Replacing a fuel tank on a 1915 Touring Car

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Model T Ford Forum: Forum 2017: Replacing a fuel tank on a 1915 Touring Car
Top of pagePrevious messageNext messageBottom of page Link to this message  By Alan George Long on Thursday, November 23, 2017 - 06:29 am:

I have been asked to install a new fuel tank on a 1915 Touring Car. It looks like it would be a tricky job. Has anybody actually changed one with the body still on?

The Local Guruís here have never had the need to do such a job. I would imagine that although it is an Australian Duncan & Fraser Bodied Tourer the task would be similar to all 1915 with the tank under the front seat?
Thank you in advance
Alan in Western Australia


Top of pagePrevious messageNext messageBottom of page Link to this message  By Mark Strange - Hillsboro, MO on Thursday, November 23, 2017 - 08:11 am:

I think Steve Jelf had to do one on his 1915 Roadster, contact him for tips:

http://www.mtfca.com/cgi-bin/discus/board-profile.cgi?action=view_profile&profil e=steve_jelf_parkerfield_ks-users


Top of pagePrevious messageNext messageBottom of page Link to this message  By Tim Wrenn-Monroeville OH on Thursday, November 23, 2017 - 08:18 am:

Alan all I can say is I've replaced the fuel tank on my '12 Comm. Roadster, it wasn't all that bad. I had a '15, but the tank was already new. I can't remember exactly how it all looked under there, but I can't for the life of me see how it could be any more difficult. Biggest/hardest thing is just getting your hands up in the frame area to unbolt the brackets. There wasn't much room for hands to pull the tank out, but I believe I had all the floor boards out and pushed it up with one hand and grabbed it best I could reaching up and over the front seat support. I had mine up on a lift of course, which naturally makes things a bit simpler. Hope this helps. It's not that hard really.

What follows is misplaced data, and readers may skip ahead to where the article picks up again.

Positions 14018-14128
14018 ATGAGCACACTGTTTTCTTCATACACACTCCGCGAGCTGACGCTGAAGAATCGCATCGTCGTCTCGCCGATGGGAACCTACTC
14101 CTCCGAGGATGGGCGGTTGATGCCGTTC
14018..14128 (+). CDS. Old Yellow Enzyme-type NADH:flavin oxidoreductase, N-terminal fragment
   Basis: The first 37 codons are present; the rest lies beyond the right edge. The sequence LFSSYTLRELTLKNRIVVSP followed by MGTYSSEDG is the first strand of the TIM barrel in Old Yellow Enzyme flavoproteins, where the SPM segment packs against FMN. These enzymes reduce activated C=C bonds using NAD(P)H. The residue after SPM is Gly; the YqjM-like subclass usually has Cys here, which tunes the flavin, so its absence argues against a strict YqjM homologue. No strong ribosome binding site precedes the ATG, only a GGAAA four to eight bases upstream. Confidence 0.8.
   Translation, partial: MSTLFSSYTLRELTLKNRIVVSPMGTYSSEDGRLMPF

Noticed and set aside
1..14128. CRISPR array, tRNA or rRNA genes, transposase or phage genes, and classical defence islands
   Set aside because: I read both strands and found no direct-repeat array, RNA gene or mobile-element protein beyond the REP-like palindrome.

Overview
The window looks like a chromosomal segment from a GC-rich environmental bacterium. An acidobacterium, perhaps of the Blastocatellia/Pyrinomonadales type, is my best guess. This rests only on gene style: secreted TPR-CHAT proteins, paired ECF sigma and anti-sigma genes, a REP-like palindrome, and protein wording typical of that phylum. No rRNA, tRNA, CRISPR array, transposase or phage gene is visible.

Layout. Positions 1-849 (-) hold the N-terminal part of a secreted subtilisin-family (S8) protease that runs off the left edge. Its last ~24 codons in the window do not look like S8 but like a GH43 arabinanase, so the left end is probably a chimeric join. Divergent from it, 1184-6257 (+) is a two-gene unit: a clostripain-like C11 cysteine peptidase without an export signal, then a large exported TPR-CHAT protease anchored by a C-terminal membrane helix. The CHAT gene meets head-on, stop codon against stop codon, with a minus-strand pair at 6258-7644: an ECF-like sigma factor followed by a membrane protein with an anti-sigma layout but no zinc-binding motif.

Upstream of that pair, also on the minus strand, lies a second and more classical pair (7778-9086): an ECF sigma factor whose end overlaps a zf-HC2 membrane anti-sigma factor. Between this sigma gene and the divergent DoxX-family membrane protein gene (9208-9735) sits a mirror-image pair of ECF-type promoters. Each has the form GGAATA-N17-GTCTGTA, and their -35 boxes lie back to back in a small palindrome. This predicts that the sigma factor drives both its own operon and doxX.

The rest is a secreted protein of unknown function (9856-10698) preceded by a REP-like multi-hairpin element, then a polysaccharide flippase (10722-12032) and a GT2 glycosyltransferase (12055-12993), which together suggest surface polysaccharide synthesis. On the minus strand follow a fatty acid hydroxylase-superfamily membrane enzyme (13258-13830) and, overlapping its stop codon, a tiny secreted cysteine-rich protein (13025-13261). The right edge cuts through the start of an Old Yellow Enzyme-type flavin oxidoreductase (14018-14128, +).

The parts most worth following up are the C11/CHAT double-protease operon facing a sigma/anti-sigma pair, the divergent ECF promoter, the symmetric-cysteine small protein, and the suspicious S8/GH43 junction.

Top of pagePrevious messageNext messageBottom of page Link to this message  By john kuehn on Thursday, November 23, 2017 - 09:28 am:

Shouldn't be to hard of a job. T Touring cars with the tanks under the front seat are 'generally' the same when removing one.
The 19 Roadster and 21 Touring that I have both come out the same way.
It takes a little dexterity to get to nuts and bolts that hold the brackets to the frame.
Use what ever you need to such a box end, vise grips, socket wrench or what ever to remove the nuts and bolts.

The hardest thing might be in removing the cotter pins if the bolts have never been off.
This is one area where I used lock washers when I put the tanks back on. Much easier than the cotter pins. I'm not a purist so it was OK for me.



It's a LOT easier to do than replacing transmission bands!


Top of pagePrevious messageNext messageBottom of page Link to this message  By Phillip Maurici on Thursday, November 23, 2017 - 09:45 am:

My 1913 Touring gas tank can not be removed without removing body. It does not fit through seat opening. Lacks about 3/8 inch.
I was able to change the tank in my 1917 runabout from seat opening without any problems.


Top of pagePrevious messageNext messageBottom of page Link to this message  By Steve Jelf, Parkerfield KS on Thursday, November 23, 2017 - 09:55 am:

When I installed the new tank in my 1915 runabout there was no need to remove the body. I assume a touring would be the same.